IP FOCUS – AUDIO
AT HOME PRODUCTION STUDIO M4-IP USB BLADE
M4-IP USB BLADE
M4-IP USB BLADE SWITCH
SWITCH GIBRALTAR IP MIX ENGINE
SDI ANALOG ETHERNET IFB (0 LATENCY) M4-IP USB BLADE
M4-IP USB BLADE
IP AUDIO CONSOLE
FIBER WIRELESS MICS
When IP isn’t enough Wheatstone’s VP of technology Andy Calvanese and sales engineer Lon Neumann delve into the possibilities – and challenges – of audio networking in the IP realm
e talk a great deal about IP and audio and video, but IP wasn’t originally intended as a real time audio/video delivery medium. IP can bring tremendous adaptability and extensibility to the main or home studio for all kinds of purposes. But you will still need a way to bring audio into the network, manage it to minimise packet dropouts and other quality issues, plus do all those things you normally do with audio. You need something that talks both IP and audio, and preferably knows AES67. That’s where today’s IP audio network comes into play. IP AUDIO FOR INGEST A primary role of IP audio networks is to ingest audio from microphones, production automation systems and other sources.
We know of seve eral news studios that are shared d by two orr more e local ne etwo ork affiliiates.. Th hey quick kly allte ernate newscasts from m one to o the other in n a matter of minuttes For example, in the case of WheatNet-IP audio networking, specialised units called M4IP-USB BLADEs are used at remote venues and in studios as an interface between the microphones and the network. This is
essentially a four-channel mic processor with four XLR inputs and an Ethernet output port, with parametric EQ, de-esser and compressors for each channel. Similarly, another IP audio network unit, the HD-SDI BLADE, can ingest audio from video production automation systems, routers, and other professional video sources that use HD-SDI. It dis-embeds multiple audio channels from HD-SDI streams. A MADI I/O unit can be used for exchanging up to 64 bidirectional channels (AES10) of audio between the audio network and any MADIcompatible intercom system, TDM router, ProTools system or DAW. These units are part of a larger IP audio network that can route audio streams so you don’t have to worry about dropped packets or noticeable jitter, which can lead to synchronisation and audio quality issues. IP AUDIO NETWORKING FOR QOS The biggest problem with transporting realtime audio over IP networks has to do with timing and synchronisation. IP network distribution of packets is non-deterministic. Packets are routed based upon the momentby-moment condition of the network traffic and its switches and routers, and not necessarily which packets were created first. While not a significant issue for a very small system, this can be detrimental as the number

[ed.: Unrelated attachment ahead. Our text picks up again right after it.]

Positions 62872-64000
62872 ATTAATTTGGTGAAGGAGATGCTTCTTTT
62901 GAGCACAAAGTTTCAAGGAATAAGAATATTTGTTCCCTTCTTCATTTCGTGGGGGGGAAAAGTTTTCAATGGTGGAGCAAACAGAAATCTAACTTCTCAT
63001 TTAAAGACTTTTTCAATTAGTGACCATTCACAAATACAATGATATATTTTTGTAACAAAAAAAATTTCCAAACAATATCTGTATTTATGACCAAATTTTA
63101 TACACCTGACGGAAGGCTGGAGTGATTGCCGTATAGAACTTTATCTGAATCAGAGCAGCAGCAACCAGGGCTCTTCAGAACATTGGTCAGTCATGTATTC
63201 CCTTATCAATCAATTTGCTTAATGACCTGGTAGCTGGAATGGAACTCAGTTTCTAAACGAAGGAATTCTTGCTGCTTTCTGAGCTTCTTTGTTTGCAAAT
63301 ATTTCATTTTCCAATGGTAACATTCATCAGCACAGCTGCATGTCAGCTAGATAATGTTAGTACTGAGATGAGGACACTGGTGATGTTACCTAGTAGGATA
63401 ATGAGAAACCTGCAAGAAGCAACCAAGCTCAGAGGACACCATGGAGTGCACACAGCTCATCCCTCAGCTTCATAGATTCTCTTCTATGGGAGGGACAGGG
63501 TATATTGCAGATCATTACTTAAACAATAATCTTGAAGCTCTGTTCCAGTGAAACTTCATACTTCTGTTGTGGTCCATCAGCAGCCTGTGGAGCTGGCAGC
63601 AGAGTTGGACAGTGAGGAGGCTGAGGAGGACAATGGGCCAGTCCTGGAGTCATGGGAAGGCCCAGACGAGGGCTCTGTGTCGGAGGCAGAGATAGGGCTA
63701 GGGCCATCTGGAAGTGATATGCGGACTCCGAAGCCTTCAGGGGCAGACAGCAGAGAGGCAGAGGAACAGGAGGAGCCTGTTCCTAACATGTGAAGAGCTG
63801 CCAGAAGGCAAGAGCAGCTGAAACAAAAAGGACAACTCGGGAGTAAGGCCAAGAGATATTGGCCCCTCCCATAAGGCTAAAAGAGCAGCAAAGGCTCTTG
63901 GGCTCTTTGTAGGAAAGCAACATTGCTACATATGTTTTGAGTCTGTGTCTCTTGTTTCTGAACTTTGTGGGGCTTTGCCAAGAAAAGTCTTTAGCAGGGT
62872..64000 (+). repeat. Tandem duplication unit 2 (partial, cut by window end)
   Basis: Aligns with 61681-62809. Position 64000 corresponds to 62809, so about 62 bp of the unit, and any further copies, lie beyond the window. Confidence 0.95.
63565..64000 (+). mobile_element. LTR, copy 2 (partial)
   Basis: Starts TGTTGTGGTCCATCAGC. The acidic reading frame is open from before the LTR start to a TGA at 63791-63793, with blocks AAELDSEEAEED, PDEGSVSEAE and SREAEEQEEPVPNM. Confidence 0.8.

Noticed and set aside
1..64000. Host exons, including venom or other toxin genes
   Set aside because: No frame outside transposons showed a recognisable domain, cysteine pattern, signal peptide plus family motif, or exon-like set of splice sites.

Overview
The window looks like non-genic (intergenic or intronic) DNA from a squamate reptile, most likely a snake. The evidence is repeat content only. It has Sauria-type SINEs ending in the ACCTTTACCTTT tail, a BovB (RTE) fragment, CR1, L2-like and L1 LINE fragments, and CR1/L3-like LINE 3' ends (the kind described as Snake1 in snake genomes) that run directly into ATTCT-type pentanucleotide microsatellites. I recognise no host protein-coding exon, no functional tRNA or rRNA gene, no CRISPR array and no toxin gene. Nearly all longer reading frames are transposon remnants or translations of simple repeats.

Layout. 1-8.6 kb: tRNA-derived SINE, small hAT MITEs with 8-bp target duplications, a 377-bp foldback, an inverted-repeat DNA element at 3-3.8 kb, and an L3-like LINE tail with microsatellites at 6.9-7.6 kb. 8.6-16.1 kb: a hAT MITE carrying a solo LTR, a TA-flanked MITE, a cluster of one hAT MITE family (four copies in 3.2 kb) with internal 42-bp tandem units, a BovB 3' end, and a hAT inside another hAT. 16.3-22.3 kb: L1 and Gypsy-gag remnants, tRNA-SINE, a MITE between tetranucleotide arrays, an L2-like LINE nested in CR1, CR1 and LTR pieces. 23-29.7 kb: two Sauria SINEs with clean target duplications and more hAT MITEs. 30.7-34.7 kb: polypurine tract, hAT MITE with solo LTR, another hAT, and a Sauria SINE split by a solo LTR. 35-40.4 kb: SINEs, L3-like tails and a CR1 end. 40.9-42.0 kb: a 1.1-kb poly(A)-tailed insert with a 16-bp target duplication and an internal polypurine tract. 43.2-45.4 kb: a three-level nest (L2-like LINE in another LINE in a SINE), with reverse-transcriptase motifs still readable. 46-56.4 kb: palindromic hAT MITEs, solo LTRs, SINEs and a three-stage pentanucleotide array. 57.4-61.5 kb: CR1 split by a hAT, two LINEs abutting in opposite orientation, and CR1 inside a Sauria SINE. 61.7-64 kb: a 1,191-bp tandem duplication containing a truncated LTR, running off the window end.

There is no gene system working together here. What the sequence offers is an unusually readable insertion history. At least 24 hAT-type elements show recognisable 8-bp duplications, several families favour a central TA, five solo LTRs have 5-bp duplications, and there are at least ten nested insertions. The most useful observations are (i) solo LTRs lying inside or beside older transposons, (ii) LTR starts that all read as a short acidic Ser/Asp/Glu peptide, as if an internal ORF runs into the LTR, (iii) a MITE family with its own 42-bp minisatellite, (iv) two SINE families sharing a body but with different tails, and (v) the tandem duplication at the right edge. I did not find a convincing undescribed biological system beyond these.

of packets goes up and traffic increases, causing packets to get jumbled and delayed. Engineers in different applications long ago realised that some mechanism for recreating the proper packet order in an IP network would be necessary, hence they created additional protocols that add more information to IP packet headers. Among these are RTP (real-time transport protocol) and RTCP (real-time transport control protocol), which together provide sequencing and prioritisation (QoS) to the packets at a small increase in packet overhead.
IP P audio network king makes it practic cal to bring g aud dio in fro om the ﬁeld to yo our ho ome stu udio o So while all the major IP audio manufacturers use the IP protocol as the basic transport mechanism, they use RTP/RTCP or similar protocols for packet sequence control. With respect to protocols used, most of the popular IP audio systems are similar. However, they differ in the specific packet loading, timing and synchronisation mechanisms within the protocols. RTP provides identification in the packets about their sequence and order, but it has been up to the IP audio manufacturer to extract this information and to recreate the audio data and timing.
Published on Sep 12, 2017